Is It Better To Do Cardio Before Or After Weight Training? Trainers Weigh In

Ah, the great cardio before or after weight training debate. Some people bang out cardio first simply to get it over with. Others prioritize strength training to get those lifts in when their energy is at the peak. Some exercisers don’t even think of cardio and strength workouts as two separate entities any longer!

So…how do you decide how to organize your workout sessions? Trainers have awesome advice, don’t worry.

Here’s how to decide whether to do cardio before or after weights based on common fitness goals.

The advice below is recommended by the American Council on Exercise.

  1. If your goal is better endurance, do cardio before weights.
  2. If your goal is burning fat and losing weight, do cardio after weights.
  3. If you want to get stronger, do cardio after weights.
  4. On upper-body strength training days, you can do either first.
  5. On lower-body strength training days, do cardio after weights.
  6. If your goal is just general fitness, do either first, but maybe start with the one you like less.

Now that you’ve got some basic tips, read on for all the deets about combining cardio and weight training and when experts say you should do them for max benefits.

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How often should you do cardio and weight training?

“The U.S. Department of Health and Human Services recommends adults have at least 150 minutes of moderate intensity cardio or 75 minutes of vigorous intensity cardio a week, and strength training at least twice a week,” says Sarah Merrill, MD, a primary care and sports medicine physician at UC San Diego Health. But how you break that down depends on your goals—and your schedule.

Some experts make the case for an additional day of strength work: “Ideally, I suggest weight training three times per week, as this frequency has been shown to be an effective strategy when it comes to muscle building and fat loss,” says Eric Bowling, CPT, a personal trainer at Ultimate Performance in Los Angeles. “Cardio can be done every day if it’s low-intensity; the higher the intensity, the less frequently you can perform it.”

So, picking one cardio option, your weekly schedule might look something like this:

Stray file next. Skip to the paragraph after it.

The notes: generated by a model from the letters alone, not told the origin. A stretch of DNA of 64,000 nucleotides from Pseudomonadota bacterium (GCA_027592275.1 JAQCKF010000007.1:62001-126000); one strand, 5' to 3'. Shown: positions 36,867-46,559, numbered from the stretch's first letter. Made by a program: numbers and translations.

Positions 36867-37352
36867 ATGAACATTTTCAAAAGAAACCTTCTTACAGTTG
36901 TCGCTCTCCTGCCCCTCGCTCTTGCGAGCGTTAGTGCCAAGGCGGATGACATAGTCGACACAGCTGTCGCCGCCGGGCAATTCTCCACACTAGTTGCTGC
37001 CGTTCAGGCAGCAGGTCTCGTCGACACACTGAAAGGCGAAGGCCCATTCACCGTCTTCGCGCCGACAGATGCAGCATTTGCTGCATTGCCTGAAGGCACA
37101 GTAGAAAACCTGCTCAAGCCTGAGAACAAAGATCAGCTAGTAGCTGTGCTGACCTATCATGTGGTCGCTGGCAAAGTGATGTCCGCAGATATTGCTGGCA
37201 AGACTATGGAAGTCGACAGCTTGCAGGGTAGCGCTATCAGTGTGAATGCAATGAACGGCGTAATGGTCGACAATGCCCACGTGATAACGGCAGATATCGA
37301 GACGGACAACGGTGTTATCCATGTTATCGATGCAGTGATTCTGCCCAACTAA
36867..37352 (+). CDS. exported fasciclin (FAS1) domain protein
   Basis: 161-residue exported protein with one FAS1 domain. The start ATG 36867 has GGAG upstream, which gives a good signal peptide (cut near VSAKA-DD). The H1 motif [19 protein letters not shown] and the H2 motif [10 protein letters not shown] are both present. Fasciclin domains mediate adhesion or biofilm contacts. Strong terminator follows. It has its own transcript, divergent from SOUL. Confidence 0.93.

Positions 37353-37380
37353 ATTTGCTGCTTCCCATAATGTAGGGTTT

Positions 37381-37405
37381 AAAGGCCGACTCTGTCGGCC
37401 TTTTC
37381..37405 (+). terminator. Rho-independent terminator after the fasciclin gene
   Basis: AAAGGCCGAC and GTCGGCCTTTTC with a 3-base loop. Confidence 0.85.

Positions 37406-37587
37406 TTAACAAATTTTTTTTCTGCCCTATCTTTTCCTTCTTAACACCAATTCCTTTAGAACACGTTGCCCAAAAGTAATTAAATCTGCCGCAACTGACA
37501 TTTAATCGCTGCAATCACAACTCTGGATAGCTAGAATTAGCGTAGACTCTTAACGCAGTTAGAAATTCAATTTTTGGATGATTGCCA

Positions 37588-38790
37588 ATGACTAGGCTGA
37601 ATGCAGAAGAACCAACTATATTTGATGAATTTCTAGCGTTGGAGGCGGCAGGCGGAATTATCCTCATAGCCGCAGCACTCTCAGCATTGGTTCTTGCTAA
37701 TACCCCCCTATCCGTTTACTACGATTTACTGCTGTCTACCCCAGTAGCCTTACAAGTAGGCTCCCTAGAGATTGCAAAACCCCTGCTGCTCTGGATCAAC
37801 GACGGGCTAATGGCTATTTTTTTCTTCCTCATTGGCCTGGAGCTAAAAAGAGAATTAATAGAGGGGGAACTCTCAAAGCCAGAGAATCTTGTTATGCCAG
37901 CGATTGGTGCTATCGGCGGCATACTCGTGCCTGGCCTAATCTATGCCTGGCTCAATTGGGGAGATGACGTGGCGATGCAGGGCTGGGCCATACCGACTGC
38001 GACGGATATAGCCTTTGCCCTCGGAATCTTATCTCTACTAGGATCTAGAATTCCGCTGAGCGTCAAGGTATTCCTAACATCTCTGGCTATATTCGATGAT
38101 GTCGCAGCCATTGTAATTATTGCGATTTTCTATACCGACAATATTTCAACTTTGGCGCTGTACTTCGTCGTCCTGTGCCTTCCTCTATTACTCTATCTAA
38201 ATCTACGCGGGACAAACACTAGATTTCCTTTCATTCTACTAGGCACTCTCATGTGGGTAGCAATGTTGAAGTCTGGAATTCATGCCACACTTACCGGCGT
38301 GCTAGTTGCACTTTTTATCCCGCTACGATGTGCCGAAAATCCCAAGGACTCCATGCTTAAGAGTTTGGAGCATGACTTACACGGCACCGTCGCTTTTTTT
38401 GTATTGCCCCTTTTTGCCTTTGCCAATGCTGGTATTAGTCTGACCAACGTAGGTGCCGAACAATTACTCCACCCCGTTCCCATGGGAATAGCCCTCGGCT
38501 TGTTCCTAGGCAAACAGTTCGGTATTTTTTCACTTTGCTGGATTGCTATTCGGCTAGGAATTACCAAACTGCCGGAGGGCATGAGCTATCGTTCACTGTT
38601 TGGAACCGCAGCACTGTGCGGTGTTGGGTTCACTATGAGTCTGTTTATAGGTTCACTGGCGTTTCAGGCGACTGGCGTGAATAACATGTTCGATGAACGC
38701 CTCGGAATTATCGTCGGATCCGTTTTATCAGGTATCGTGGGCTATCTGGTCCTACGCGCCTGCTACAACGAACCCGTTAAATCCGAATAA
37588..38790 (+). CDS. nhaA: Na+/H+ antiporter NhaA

• Weight training: 2–4 times per week
  • Low-intensity cardio: 5–7 times per week
  • Moderate-intensity cardio: 3–4 times per week
  • High-intensity cardio: 1–3 times per week

How long those cardio workouts last also depends on your goals. If you’re seeking strength improvements, then you may want to limit your cardio to a 10- to 15-minute session to warm up your muscles, says Mandeep Ghuman, MD, director of Dignity Health Medical Group’s Sports Medicine Program in Northridge, California. “If your goal is overall fitness and health then there is no real limit, except your physical and schedule limitations.” Just keep those recommended weekly exercise guidelines in mind so you don’t overtrain.

Can you do cardio and weights on the same day?

Traditional workout guidance suggests people alternate their workouts—cardio one day, followed by weight training the next, or vice versa. But “there’s no reason you can’t do both in the same workout session, or split into two sessions on the same day,” Dr. Ghuman says.

Take high-intensity workouts like an at-home tabata or Barry’s Bootcamp session, which combine strength and cardiovascular training to deliver results in a shorter time. Doing that type of workout doesn’t negatively affect you on any physiological level, according to a study published in The Journal of Strength and Conditioning Research—and it may be a much more efficient use of your limited time.

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